Sunday, 8 January 2012

The Sunday Posts 2102

Nae Day Sae Dark

Nae day sae dark; nae wüd sae bare;
Nae grund sae stour wi' stane;
But licht comes through; a sang is there;
A glint o' grass is green.

Wha hasna thol'd his thorter'd hours
And kent, whan they were by,
The tenderness o' life that fleurs
Rock-fast in misery


No day so dark; no wood so bare;
No ground so rough with stone;
But light comes through; a song is there;
A glint of grass is green.

Who hasn't endured his thwarted hours;
And knew when they were past;
The tenderness of life that flowers;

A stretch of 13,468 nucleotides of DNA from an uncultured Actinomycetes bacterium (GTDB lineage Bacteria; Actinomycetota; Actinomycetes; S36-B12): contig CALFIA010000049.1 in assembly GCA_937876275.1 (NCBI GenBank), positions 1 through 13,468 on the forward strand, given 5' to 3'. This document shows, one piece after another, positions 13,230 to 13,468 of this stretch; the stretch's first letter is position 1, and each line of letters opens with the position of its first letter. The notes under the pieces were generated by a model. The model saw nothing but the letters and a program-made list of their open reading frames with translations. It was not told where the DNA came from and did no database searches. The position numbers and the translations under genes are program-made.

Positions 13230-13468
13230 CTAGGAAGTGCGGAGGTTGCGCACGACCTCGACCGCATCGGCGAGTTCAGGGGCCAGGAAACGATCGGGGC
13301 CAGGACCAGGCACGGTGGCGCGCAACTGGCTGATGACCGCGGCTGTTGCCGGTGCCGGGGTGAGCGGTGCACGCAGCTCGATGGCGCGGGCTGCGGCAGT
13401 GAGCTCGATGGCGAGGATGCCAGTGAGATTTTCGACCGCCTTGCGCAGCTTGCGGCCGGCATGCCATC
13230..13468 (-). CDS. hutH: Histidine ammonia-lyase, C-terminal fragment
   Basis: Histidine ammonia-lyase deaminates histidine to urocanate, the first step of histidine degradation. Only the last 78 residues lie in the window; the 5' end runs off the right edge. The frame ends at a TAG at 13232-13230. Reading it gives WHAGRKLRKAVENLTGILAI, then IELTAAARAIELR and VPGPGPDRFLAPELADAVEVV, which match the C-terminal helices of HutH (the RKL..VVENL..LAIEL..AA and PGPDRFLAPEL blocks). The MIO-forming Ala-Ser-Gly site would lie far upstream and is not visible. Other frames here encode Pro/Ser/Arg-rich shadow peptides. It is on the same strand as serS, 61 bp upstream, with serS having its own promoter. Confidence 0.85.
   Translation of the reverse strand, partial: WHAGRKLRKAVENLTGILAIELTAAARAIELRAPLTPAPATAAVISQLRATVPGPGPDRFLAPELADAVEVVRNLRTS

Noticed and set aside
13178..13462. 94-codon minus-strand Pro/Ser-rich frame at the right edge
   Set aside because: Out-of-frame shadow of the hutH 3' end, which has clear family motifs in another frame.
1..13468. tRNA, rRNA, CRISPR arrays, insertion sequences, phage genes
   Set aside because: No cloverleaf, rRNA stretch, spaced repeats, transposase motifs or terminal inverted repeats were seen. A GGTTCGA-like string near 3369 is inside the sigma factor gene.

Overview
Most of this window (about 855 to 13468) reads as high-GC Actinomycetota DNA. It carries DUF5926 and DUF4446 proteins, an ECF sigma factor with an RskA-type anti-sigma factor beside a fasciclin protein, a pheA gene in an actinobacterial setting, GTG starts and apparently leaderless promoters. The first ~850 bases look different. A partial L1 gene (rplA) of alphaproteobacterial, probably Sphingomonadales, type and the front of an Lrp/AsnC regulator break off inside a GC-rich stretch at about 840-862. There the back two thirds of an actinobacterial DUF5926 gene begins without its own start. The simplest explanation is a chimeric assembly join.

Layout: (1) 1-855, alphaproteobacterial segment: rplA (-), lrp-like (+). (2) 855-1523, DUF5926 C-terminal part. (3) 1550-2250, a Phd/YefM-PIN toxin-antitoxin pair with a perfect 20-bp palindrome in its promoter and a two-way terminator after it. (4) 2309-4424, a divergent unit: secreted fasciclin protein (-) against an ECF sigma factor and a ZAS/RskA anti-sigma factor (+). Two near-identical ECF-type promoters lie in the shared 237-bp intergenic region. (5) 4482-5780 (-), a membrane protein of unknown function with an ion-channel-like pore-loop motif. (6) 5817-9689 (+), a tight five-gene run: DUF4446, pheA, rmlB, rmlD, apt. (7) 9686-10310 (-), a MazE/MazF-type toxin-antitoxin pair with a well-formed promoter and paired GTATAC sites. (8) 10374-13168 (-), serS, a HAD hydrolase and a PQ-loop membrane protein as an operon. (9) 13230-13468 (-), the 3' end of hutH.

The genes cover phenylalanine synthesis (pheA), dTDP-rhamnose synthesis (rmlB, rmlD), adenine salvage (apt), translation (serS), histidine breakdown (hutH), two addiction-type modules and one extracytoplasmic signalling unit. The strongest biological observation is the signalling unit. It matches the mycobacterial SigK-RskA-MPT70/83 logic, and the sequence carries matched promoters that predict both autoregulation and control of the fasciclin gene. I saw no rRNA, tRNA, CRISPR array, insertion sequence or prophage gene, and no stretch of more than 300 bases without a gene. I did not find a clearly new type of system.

Rock-fast in misery

William Soutar

William Soutar (1898-1943), the author of this poem, was born in Perth, Scotland. While serving in the navy during the First World War he contracted an illness which left him paralysed, apart from his arms and hands. He was confined to bed for the last fourteen years of his life but nevertheless produced a number of lyric poems - including this.


Nicky said...

Thanks for the commentary about Soutar. Quite a little story. The poem itself also made me smile - it allowed me to be thankful for living in Scotland for a few years. Without that experience, I'd never have been able to understand hardly a word of the poem!

Alistair said...

Of course everyone would be the better for spending some time in Scotland Nicky......

The Sunday Posts 2017/Mince and Tatties.

Mince and Tatties I dinna like hail tatties Pit on my plate o mince For when I tak my denner I eat them baith at yince. Sae mash ...